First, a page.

Short on time? Here are the highlights:
- In 2021 (for the year ending in September), the UK issued 428,428 sponsored study visas to international students and their dependents – the highest total ever, surpassing the record previously set in 2010
- Visas issued to EU nationals composed only 9% of the total
- There was significant growth from key non-EU markets including China, India, Pakistan, and especially Nigeria
The UK has broken a record in terms of the number of study visas issued to international students and their dependents, according to the Home Office. In the year ending September 2021, UK immigration officials issued a total of 428,428 study visas, which represents:
- 143% more than for the year ending September 2020;
- 55% more than for the year ending September 2019;
- 29% more than the previous high achieved more than a decade ago, in June 2010, when the total was 307,744.
The vast majority of the visas were issued to students and not dependents: UK government notes, “90% of the [study] visas issued are to main applicants, compared with 68% for Work visas.”
Growth is overwhelmingly from non-EU markets
The visa numbers for 2021 not only constitute a substantial recovery for the UK’s international education sector in the context of COVID, but also a new historical high. Never have there been more visa-holding international students enrolled in UK education. Almost all of these students (91%) are in higher education.
EU/EEA students accounted for only about 20,775 of the total number of visas (9% of the total), compared with hundreds of thousands of visas issued to non-EU students in 2021. More than 135,450 visas were issued to Chinese students, while the number of visas issued to Indian students (90,970) nearly tripled from 2019, when they stood at just 30,490 (see table below).
Times Higher Education notes that mobility from the EU to the UK this year looks sparse compared with that from other regions of the world:
“Although there are no comparable visa figures due to this being the first year [EU] nationals have needed a visa, the rough total of 20,000 does not look high when compared with the 64,000 EU students who started courses in the UK in 2019-20, according to the Higher Education Statistics Agency.”
Demand spiked in September 2020
The surge began in September 2020, gathered pace after that into the summer of 2021, then peaked in August and September 2021. In September 2021, the number of visas granted (roughly 140,000) was more than double the number in September 2019 (pre-COVID). The government offered several reasons for the growth:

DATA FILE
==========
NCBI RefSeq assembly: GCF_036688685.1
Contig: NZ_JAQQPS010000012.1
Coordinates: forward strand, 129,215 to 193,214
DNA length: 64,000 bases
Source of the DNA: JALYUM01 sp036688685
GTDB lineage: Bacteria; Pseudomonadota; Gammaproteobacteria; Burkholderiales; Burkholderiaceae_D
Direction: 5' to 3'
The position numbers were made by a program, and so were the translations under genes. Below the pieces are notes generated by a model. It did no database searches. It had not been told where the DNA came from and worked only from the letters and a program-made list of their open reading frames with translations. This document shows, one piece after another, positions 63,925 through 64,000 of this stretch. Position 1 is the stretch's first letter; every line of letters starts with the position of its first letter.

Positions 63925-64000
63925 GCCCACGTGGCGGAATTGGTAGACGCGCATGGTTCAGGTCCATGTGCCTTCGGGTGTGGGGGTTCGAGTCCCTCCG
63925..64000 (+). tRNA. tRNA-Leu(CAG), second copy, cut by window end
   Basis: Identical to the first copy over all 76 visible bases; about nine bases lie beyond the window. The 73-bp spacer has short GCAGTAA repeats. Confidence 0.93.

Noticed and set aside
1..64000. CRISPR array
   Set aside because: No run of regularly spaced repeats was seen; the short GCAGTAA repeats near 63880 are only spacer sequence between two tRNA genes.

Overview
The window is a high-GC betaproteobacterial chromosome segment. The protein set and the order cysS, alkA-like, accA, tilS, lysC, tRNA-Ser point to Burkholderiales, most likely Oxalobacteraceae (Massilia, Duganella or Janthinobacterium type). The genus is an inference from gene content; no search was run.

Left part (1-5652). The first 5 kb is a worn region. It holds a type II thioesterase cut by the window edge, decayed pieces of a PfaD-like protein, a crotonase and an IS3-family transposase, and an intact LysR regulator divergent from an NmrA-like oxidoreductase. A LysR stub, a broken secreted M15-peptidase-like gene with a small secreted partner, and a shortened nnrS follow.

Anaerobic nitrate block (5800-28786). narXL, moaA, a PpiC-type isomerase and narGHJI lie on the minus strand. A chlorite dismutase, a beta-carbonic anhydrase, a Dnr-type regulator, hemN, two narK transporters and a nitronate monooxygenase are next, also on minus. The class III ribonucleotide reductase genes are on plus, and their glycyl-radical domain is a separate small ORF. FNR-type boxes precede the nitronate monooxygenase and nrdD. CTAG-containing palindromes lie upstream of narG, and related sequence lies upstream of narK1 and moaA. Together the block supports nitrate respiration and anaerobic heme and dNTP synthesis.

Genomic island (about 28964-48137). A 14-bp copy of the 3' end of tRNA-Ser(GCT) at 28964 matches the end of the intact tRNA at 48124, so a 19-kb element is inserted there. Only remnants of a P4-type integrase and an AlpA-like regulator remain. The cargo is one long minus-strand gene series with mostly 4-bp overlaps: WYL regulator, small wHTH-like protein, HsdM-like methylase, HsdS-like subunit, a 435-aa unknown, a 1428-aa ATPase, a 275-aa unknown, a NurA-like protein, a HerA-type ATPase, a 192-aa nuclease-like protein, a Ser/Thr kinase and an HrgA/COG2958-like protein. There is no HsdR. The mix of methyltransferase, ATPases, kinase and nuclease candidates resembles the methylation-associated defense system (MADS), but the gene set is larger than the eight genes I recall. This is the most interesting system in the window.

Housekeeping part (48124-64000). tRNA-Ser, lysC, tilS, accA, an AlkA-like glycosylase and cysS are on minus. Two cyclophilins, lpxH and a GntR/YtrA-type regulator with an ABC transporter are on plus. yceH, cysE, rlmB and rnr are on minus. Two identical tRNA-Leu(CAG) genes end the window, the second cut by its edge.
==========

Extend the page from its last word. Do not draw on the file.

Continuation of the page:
- “Students who either deferred starting a course, took a break from studying and are now resuming, or began a course by distance last year and did not choose to apply for a visa at that point could be increasing in number as they return to in-person educational settings.”
- The UK is continuing to gain in popularity, “as from 2017 until the pandemic there was a strong annual growth in student visas, averaging at approximately 10% per annum over the period.”
- New immigration rules, including of course the UK Graduate Route, which students could begin applying for in July 2021. This immigration route allows international students who have graduated with degrees from UK universities to stay in the UK for 2-3 years after their studies to work or look for work.
Massive increase in visas granted to Nigerians
While China and India are still the top sending markets by far for the UK (see table below), Nigeria is growing extremely fast – much faster than China. Nigerian nationals were issued 36,783 visas in 2021, a +347% change from September 2020. The past decade has seen the UK lose ground in Nigeria to other destinations, so the massive uptick in study visas will come as welcome news to UK educators.
The number of visas issued to Pakistani nationals grew by a robust 225%, and there was also tremendous growth from Bangladesh (+410%). Bangladesh is now the sixth largest source of students for the UK.
The number of study visas issued to Americans grew by only 3% from 2019 – more in line with growth trends from the EU than what we see from Asia and Africa.
Rebound apparent in the US as well
A snap survey of US education institutions this fall indicates that the US international education sector is also likely on a path to recovery after steep declines in 2020. More than two-thirds (68%) of roughly 860 higher education institutions reported increases in international enrolments this fall.
It is unlikely that growth in the US will be as significant as in the UK, however, since a big part of the boost in the latter country is demand for the new post-study work rights offered to all international students. The lack of these rights for several years had depressed demand for UK education among many international students, especially from the key market of India, which is now clearly rebounding.
For additional background, please see: